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Montreal Families

Mastering math with websites & apps

Last summer, I realized that my 9-year-old son, who had just finished Grade 3 with an A in math, didn’t truly know his times tables. Asked “what is 3 times 7,” it would take him at least a full minute
of deliberation before coming up with the correct answer.

“You have to know your times tables!” I told him. “Why?” he asked.  “You just do,” was my well thought out, wise parenting reply. “And this summer we’re going learn them.”

Let’s just say that my pronouncement was not met with joy.  “She’s ruining my WHOLE summer!” I overheard him tell his grandmother on the phone later that day.

Actually, I was only planning on ruining 15 minutes of each day. But I needed some tools, so I opened up my computer and began researching. To my surprise — and my son’s delight — we ended up discovering some pretty amazing resources to help in our quest for times table fluency.

One of our favourites became Khan Academy (www.khanacademy.org), a non-profit website that has delivered more than 166 million online lessons ranging from basic addition to advanced calculus (as well as other subjects besides math).

On the site, students watch short video clips in which founder Sal Khan explains a specific mathematical concept using a virtual blackboard. A first-grader might start with “Telling Time I” whereas a high school student could pick “Pythagorean Theorem I”.

For each lesson there are practice exercises, which are done until the subject is mastered.

There are flow charts and a detailed profile that display a child’s progress, including concepts mastered, videos watched and exercises completed. Students also receive instant feedback in the form of Energy Points, which can be used to buy avatars and badges. And no doubt it was this last aspect that got my son hooked.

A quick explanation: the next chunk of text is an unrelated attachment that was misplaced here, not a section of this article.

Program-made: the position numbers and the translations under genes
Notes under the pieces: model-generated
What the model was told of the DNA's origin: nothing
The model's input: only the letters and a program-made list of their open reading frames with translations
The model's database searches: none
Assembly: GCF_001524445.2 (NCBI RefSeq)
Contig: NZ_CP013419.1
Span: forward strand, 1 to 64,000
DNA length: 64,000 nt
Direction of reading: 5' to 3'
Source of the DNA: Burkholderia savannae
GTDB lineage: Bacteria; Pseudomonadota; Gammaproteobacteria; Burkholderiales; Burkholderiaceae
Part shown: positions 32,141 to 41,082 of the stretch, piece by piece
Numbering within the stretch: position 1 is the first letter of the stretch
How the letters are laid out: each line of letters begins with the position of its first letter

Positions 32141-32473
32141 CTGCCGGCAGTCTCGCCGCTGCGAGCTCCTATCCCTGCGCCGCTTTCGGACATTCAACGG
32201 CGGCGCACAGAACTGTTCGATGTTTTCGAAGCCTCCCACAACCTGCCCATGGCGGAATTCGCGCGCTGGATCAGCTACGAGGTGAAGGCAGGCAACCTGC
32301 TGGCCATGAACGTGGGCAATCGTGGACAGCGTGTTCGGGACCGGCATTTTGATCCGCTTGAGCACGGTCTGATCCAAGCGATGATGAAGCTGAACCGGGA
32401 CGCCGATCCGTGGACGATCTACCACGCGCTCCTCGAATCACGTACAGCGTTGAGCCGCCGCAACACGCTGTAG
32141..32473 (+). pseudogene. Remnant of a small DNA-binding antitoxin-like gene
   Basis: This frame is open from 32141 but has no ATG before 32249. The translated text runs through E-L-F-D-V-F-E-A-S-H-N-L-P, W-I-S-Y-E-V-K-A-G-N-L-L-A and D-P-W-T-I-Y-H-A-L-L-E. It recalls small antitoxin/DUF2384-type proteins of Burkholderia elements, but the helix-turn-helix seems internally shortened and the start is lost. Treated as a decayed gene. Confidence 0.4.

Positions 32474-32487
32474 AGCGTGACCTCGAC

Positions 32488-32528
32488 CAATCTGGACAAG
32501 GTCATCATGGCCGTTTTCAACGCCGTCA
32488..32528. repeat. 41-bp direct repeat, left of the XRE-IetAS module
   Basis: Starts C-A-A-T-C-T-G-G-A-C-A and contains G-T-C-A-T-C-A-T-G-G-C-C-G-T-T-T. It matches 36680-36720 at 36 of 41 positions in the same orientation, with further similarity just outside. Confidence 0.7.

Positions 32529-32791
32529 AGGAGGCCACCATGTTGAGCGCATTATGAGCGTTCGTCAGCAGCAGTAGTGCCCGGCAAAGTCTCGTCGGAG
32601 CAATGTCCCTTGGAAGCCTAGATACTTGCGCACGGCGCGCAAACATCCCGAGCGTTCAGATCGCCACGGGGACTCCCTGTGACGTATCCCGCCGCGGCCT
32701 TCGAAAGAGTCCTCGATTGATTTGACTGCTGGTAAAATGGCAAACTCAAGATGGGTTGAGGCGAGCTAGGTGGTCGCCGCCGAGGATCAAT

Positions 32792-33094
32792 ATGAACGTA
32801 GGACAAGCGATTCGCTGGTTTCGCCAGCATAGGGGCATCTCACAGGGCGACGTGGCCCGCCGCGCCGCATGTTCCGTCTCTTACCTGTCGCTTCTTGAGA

“I just got 6,500 points,” he said enthusiastically the first time he tried the practice exercises. Soon, he had enough points to change his avatar from a green leaf to ‘Spunky Sam.’ As he worked through lessons, he got badges, which seemed to give him a sense of accomplishment and it motivated him to work well past the minimum 15 minutes I had insisted upon.

What I liked — besides my son’s enthusiasm for the site — was the casual accessibility of the lessons. Each video felt like you were sitting at the kitchen table, having a knowledgeable, patient person explain a concept.

While Khan Academy was our go-to site that summer, I also spent time exploring various mathematical apps that can be used on iPads and smart phones. Because these devices are so portable, they make learning and practicing an anywhere-anytime event. Here are some of the ones we enjoyed:

Motion Math: This award-winning series of apps can help children learn and practice a variety of math skills.  In Hungry Fish (free, but paid upgrades), kids must quickly add numbers in order to feed their fish. The Fractions Game ($1.99) follows a fallen star that must be returned to space by putting moving fractions in their correct place on a number line. And, if you are looking for a new way of visualizing math, check out Wings (free, but paid upgrades). The app displays numbers as groups of dots or in a grid pattern, with players having to figure out which is the largest number on the screen. This visual presentation helps with estimation skills.

Jungle Coins ($2.99) teaches kids currency by comparing coins, counting money and correct change.

Rocket Math ($0.99) has kids build a rocket to launch multi-leveled missions that range from counting and shapes, to decimals and fractions.

Khan Academy math website and appsMathemagics ($0.99) is for more advanced students who want to wow their teachers with their mental math. They can learn and practice mental math tricks to multiply as high as 20 x 20.

Marble Math ($1.99) teaches kids how to solve a variety of basic math problems as they roll their marble through a series of mazes. Bonuses and new marbles keep kids motivated.

Math Doodles ($2.99) introduces a range of mathematical concepts through challenges that have kids so busy thinking about strategy, they’ll hardly know they’re learning.

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